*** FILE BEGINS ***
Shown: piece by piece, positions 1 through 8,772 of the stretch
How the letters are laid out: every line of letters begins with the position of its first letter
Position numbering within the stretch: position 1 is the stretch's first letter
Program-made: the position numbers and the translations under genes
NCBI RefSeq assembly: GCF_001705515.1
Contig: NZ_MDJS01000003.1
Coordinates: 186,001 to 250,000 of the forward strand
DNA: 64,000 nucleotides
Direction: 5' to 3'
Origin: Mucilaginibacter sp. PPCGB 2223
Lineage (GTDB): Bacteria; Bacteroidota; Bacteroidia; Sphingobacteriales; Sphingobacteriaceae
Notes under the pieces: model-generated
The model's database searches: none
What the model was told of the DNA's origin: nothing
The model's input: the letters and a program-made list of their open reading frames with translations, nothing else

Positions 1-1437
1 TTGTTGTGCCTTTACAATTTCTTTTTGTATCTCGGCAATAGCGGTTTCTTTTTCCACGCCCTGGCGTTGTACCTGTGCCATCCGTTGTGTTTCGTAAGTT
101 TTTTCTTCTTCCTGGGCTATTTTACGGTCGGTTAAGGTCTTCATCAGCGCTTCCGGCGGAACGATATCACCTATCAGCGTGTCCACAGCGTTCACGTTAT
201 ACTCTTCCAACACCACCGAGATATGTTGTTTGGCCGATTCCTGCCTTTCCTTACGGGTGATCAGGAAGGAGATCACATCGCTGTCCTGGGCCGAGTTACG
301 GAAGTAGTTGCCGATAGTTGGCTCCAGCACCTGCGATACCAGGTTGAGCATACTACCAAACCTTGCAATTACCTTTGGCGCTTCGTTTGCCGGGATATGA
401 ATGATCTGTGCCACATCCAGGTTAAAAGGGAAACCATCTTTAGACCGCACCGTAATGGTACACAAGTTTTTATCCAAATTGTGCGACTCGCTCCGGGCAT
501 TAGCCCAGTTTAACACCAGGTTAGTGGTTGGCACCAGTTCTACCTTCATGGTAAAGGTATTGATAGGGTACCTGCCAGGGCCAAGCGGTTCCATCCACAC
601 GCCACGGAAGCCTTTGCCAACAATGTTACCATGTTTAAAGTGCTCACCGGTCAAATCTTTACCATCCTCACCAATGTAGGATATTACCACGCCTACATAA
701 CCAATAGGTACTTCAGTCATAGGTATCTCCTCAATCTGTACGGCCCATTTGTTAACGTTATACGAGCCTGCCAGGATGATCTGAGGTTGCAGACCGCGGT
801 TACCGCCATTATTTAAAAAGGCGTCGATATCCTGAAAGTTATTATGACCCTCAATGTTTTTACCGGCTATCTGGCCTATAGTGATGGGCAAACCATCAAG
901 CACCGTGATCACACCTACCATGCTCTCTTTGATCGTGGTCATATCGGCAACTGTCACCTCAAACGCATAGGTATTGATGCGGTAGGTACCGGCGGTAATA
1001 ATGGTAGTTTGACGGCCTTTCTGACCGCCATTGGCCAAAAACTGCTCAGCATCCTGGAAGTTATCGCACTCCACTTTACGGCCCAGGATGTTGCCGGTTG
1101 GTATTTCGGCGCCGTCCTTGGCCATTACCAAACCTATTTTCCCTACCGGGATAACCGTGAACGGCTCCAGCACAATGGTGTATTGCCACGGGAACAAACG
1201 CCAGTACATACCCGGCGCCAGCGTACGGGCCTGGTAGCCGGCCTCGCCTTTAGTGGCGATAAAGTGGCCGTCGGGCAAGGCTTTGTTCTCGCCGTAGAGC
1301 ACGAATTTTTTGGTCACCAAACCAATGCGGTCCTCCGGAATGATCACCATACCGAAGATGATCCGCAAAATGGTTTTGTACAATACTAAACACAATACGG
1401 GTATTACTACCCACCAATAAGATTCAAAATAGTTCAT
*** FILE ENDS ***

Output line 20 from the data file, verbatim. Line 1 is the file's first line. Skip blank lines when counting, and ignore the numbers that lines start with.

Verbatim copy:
301 GAAGTAGTTGCCGATAGTTGGCTCCAGCACCTGCGATACCAGGTTGAGCATACTACCAAACCTTGCAATTACCTTTGGCGCTTCGTTTGCCGGGATATGA